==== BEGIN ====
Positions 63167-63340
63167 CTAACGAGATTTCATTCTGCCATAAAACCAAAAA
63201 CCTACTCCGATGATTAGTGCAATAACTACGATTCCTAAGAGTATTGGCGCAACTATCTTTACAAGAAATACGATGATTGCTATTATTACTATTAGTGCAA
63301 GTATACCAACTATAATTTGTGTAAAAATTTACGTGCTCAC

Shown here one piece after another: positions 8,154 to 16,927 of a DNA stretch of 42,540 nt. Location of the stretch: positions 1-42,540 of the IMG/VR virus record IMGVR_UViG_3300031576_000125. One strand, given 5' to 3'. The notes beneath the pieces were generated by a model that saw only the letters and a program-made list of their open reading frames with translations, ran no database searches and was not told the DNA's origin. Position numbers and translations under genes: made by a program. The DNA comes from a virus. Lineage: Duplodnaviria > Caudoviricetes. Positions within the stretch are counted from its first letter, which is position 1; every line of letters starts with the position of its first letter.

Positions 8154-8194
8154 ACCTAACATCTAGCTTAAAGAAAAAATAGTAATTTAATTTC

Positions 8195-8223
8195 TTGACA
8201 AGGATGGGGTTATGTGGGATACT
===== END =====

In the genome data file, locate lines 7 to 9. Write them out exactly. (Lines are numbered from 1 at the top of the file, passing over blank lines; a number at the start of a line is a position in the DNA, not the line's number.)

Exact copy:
8154 ACCTAACATCTAGCTTAAAGAAAAAATAGTAATTTAATTTC

Positions 8195-8223
8195 TTGACA